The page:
You want to get divorced and share a few choice words about your soon to be ex-spouse.  However, the Court only cares about “irreconcilable differences” or “incurable insanity”.  Fam. Code § 2310.  California is a “no-fault” state which means the reasons behind the break-up are less important than the the fact you are breaking up.  However, bad acts are not ignored and will likely implicate the outcome of custody/visitation, support, and property division decisions.  (Each area to be discussed in a subsequent post.)

“Irreconcilable differences” is defined at Family Code Section 2311. Those differences can range from people growing apart all the way to adultery.  One party need testify that the marriage cannot be made right again.

“Incurable insanity” is defined at Family Code Section 2312.  A party needs to show “competent medical or psychiatric testimony” to obtain a dissolution/legal separation on these grounds.

If you want to learn more about the differences between legal separation v. dissolution, be sure to speak to a qualified family law attorney.

Judges Are People Too

June 3rd, 2014

California judges are required to abide by the Code of Judicial Ethics.  If Florida has a similar code, the criminal law judge shown in this video may have some explaining to do.

A California judge acting like the one in Florida could be removed for cause.

However, the law provides that a family law litigant can also move to have a judge or commissioner removed if the officer “is prejudiced against a party or attorney or the interest of a party or attorney appearing in the action or proceeding.” Code Civ. Proc. § 170.6.  That does not mean a  party cannot simply ask to remove the judge or commissioner because she doesn’t like or agree with the judge’s ruling.  There are time limits as to when a 170.6 Motion can be filed.  A party does not then get to pick the next judge to hear your case.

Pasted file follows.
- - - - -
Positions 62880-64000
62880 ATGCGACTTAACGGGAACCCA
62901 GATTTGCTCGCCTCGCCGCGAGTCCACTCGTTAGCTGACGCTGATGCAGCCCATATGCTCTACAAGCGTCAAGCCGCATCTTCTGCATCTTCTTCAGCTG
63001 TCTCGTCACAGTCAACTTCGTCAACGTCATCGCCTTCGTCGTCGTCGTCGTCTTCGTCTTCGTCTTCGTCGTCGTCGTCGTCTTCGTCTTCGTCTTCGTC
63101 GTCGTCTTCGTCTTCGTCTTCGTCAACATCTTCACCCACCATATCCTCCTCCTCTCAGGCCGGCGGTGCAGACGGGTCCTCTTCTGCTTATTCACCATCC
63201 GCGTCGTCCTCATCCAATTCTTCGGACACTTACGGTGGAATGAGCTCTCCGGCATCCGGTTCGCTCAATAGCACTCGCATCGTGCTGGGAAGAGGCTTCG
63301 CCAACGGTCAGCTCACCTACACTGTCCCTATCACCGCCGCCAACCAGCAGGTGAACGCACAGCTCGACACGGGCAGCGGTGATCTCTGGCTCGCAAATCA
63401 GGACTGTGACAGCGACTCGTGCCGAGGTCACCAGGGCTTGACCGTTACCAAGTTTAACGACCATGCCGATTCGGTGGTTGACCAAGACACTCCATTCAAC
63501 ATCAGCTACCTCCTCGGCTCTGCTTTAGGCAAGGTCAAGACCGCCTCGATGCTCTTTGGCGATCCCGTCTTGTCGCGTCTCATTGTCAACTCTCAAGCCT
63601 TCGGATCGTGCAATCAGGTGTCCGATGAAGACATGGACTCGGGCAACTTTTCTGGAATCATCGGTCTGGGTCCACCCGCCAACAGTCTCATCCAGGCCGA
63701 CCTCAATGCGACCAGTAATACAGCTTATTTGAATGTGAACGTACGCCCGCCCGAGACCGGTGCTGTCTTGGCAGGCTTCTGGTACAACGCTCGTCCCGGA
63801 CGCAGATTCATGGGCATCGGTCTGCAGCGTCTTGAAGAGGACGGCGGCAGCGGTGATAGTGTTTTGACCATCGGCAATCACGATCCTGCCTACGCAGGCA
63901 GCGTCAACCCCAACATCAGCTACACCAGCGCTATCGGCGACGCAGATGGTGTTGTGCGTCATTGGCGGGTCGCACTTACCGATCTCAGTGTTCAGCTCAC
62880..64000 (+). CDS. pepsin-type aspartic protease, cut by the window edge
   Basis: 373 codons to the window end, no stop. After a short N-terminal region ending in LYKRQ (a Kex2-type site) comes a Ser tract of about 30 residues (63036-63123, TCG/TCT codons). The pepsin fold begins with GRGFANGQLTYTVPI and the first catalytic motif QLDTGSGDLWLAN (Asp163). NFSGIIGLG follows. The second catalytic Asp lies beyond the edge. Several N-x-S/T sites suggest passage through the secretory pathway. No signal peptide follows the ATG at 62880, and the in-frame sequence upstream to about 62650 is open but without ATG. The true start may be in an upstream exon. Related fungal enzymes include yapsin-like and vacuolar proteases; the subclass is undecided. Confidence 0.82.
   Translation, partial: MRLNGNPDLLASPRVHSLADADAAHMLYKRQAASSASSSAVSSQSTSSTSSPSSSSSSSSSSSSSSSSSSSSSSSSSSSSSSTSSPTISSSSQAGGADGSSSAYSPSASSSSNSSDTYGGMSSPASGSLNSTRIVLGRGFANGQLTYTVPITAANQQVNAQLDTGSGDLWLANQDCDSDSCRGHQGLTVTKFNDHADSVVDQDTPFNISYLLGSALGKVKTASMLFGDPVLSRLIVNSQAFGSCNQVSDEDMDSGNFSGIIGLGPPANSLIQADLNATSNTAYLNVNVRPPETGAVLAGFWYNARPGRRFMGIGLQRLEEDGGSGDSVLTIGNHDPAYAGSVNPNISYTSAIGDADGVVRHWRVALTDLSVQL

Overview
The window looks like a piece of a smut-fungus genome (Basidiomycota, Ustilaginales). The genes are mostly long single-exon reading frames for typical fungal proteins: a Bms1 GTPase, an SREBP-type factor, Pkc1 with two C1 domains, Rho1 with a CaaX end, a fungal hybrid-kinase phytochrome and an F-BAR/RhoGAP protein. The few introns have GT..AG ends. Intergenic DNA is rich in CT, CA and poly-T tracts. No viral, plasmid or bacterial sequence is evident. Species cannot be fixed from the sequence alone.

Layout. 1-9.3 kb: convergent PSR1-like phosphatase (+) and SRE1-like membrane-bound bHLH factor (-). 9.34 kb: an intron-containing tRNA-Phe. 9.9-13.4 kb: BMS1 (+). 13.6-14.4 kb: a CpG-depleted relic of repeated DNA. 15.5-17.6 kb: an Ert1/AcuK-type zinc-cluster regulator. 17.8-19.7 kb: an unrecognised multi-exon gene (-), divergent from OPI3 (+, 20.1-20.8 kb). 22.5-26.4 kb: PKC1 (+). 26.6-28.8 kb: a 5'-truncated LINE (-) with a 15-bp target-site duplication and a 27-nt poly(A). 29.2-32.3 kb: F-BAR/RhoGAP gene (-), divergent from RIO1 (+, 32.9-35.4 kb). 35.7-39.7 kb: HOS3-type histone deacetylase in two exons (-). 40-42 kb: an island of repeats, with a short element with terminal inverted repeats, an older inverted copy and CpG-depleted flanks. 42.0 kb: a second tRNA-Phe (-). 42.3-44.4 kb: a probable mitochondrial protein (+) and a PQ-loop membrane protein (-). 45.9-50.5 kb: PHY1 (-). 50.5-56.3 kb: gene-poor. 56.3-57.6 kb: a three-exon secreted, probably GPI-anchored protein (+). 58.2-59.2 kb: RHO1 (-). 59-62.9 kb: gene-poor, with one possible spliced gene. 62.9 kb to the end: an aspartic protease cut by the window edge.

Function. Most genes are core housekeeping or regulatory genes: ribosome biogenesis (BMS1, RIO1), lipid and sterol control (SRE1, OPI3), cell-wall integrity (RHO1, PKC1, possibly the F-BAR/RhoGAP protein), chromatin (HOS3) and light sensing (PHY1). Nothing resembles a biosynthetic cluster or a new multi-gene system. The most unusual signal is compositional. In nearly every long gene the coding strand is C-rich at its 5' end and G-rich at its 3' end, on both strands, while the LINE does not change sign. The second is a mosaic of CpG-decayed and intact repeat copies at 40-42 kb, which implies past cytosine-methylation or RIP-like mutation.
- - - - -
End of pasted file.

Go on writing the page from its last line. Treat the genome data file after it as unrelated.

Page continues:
If you have questions about appearing before your family law judge or commissioner, be sure to speak to an experienced family law attorney.

Shhhh…. what you share with your attorney is private

May 19th, 2014

Generally speaking, information you share with your attorney is protected by the attorney-client privilege.  Evidence Code § 954.  However, an exception applies if the client wants help committing crime or fraud.  Evidence Code § 956.  In those cases, the information is not protected.  The 956 exception does not cover information shared about past crimes or fraud (i.e. a client talking to his criminal defense attorney).

But what if your lawyer doesn’t know everything?  Lawyers like to ask other lawyers questions.  And some lawyers can (and do) so long as they protect their client’s information.  A new website is up and running for lawyers to ask questions – confidentially.  Click here for a link on the site.

Ford Family Law APC attorneys take their responsibility to their clients seriously.  They protect their client’s information and do not reveal confidential information to unauthorized third parties.  A client should feel comfortable sharing private information with their attorneys.  We respect our clients and believe that enforcing the attorney-client privilege encourages open communication between attorney and client.  This allows us to learn more about you and your case – making us best able to represent you.

The Petition – Part 5 – Community Property

May 8th, 2014

At Part 5 of the Petition, the Petitioner can identify his or her separate property.  Community property is:

Community property is subject to equal division by the Court.  Family Code Section 2550.

If you are unsure about the characterization of certain property, be sure to talk to an experienced family law attorney.

The Petition – Part 4 – Separate Property

May 2nd, 2014